The fascinating thing about the still-very-young Deion Sanders era at Jackson State is the ways it's been the same and different from every other head coaching tenure at every level of college football.
He's doing the same things other head coaches do, but because they're being done by one of the most accomplished, famous and charismatic players in football history, they're completely different.
Case in point: this interview Coach Prime sat for with the David Banner Podcast.
Every head coach spends a portion of his honeymoon era making the media rounds, promising the public that, dadgumit, We're not only going to win, we're going to do it the right way with men who go to class, call their moms and help old ladies cross the street.
"I want these young men to be professionals," Sanders said. "They can be great fathers, they can be community leaders, they can be great sons, they can be whatever they desire to be.... I want these young men to affect change. When a kid comes out of JSU and matriculates out of our program, I want you to know he's there. He doesn't even have to open his mouth. Just the way he carries himself -- the way he rolls back his shoulders, the way he carries his head, the way he's articulating himself. When he walks in, the temperature should immediately go from 74 to 72, 73. He should cool the whole situation."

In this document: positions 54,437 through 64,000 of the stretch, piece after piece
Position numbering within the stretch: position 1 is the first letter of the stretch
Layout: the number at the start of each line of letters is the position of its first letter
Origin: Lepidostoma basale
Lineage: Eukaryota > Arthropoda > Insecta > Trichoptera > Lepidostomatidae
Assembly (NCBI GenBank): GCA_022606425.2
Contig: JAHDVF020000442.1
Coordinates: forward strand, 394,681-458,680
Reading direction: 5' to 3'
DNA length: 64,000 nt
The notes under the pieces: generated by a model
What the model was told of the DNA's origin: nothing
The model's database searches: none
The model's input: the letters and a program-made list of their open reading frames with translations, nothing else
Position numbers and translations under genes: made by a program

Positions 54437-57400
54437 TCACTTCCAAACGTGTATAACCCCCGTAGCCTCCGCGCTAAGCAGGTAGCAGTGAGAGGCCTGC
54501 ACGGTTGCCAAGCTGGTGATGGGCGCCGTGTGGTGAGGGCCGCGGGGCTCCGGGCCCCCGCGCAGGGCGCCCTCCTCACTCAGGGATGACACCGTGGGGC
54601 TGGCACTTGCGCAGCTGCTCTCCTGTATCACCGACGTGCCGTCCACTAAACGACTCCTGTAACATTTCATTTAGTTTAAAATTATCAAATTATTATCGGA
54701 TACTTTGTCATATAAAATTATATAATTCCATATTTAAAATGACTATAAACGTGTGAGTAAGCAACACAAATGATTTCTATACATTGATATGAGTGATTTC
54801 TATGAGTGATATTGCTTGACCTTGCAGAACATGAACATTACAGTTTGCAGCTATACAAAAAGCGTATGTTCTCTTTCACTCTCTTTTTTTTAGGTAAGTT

But, in his Deion way, he went farther than that. In that pastoral way of his, he doesn't just promise his flock the moon, he tells them how long it'll take to get there and what kind of snacks they'll eat along the way.
"I want to provoke change in every aspect of that community," he continued. "I expect the crime rate to go down, my brother. I expect teenage pregnancy to decrease. I expect unity. I expect the white, the Black, the Hispanic, the Asian, everyone to see each other at a game and strike up conversations they wouldn't normally have."
Again, every new head coach does, this to a degree. He's speaking metaphorically to illustrate a point of what's possible at Jackson State. Only Deion has the oomph, the self-confidence, the chutzpah to take it as far as he does, but it works because he's Deion and so far he's exceeded expectations.
But, still. I'm confident you won't find Nick Saban, in the early days of his time in Tuscaloosa, priming the faithful to expect the teen pregnancy rate in Alabama to fall through the sheer force of Crimson Tide football.